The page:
Flooding is a natural event. It occurs when there is heavy rainfall that fills rivers and streams above their normal capacity, or if there are very high river or coastal tides that cause levels to rise or surge.
The excess water that gathers cannot be restrained by normal boundaries (such as a river embankment) and follows the path of least resistance. This means areas that are low lying and close to the source of a flood will be the most vulnerable.
Floods can also occur when rainwater collects on the ground and cannot find a source to drain into. A typical example is surface water run-off (for example, if you are located at the bottom of a hill or slope of ground).
Localised flooding mainly happens when the ground cannot absorb any more water in a particular area, or if sewers and underground drains become blocked or cannot cope with the excess water trying to drain into them.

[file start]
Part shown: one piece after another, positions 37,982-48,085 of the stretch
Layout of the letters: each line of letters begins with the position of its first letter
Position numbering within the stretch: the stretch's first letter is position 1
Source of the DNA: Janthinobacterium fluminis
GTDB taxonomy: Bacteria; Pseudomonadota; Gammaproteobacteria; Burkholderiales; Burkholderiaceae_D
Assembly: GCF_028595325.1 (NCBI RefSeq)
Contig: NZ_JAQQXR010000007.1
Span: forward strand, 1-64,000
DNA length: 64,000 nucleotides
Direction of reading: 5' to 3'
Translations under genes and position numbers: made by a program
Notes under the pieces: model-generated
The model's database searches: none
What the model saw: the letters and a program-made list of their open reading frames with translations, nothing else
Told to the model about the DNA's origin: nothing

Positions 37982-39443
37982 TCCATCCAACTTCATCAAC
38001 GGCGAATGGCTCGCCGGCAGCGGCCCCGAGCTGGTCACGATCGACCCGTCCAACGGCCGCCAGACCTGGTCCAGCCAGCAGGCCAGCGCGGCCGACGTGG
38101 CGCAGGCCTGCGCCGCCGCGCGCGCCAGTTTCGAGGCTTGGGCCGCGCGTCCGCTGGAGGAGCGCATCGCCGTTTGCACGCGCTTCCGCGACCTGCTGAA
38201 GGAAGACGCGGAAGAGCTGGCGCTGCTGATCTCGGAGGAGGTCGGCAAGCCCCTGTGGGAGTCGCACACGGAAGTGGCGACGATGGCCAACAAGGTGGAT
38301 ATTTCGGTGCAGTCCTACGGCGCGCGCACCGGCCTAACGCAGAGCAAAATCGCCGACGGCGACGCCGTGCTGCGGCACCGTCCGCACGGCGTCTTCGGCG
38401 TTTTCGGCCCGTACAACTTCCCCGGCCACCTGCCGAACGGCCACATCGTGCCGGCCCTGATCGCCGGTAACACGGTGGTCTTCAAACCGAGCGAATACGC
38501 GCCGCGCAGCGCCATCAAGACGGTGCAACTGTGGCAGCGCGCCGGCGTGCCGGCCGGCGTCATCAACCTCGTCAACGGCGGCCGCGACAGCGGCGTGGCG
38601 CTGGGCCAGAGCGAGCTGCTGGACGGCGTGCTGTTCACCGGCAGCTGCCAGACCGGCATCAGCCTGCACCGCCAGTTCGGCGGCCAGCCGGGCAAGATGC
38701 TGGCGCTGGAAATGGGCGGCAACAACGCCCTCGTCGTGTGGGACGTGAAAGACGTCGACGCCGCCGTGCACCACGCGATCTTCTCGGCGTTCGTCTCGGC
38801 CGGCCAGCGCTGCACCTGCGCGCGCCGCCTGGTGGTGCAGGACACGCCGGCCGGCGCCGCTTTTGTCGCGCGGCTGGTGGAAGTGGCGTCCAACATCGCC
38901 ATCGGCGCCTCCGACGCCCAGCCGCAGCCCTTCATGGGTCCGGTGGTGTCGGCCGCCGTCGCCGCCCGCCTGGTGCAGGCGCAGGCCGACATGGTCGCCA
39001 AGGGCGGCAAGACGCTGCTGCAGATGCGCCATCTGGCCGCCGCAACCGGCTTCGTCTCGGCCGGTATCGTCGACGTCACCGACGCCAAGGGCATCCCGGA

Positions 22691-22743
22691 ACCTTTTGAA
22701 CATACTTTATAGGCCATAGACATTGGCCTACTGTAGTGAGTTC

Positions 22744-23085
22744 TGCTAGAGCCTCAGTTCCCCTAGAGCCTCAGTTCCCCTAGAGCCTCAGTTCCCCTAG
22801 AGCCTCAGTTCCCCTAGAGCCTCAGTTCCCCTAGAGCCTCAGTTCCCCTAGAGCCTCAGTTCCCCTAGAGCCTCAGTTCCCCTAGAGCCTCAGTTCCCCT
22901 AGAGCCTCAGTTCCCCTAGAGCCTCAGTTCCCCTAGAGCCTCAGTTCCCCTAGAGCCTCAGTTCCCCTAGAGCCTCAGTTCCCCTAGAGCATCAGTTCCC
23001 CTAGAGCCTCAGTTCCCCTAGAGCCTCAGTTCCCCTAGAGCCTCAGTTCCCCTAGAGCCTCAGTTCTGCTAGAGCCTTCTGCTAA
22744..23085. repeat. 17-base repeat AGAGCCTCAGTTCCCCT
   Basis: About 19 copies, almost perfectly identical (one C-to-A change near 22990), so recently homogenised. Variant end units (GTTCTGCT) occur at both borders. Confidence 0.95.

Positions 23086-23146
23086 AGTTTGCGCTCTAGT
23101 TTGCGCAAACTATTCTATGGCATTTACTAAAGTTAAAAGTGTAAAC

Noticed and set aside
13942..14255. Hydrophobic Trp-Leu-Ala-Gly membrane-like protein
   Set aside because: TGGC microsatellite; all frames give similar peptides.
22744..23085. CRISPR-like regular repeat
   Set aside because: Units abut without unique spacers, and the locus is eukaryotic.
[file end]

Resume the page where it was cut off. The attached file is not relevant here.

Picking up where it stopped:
When we talk about flood risk we mean two things:
- The likelihood of a particular flood happening, best expressed as a chance or probability over a period of one year. For example, 'There is a 1 in 100 change of flooding in any given year in this location'
- The impact or consequences that will result if the flood occurs
It is important to know both how high the probability is of flood occurring and the severity of any impact (which may change depending on how extreme the flood is).
Only by determining both for a range of flood events of different sizes can the risk to a particular area be assessed.
When submitting an application for planning permission you might need to provide a Flood Risk Assessment. Find out more about applying for planning permission.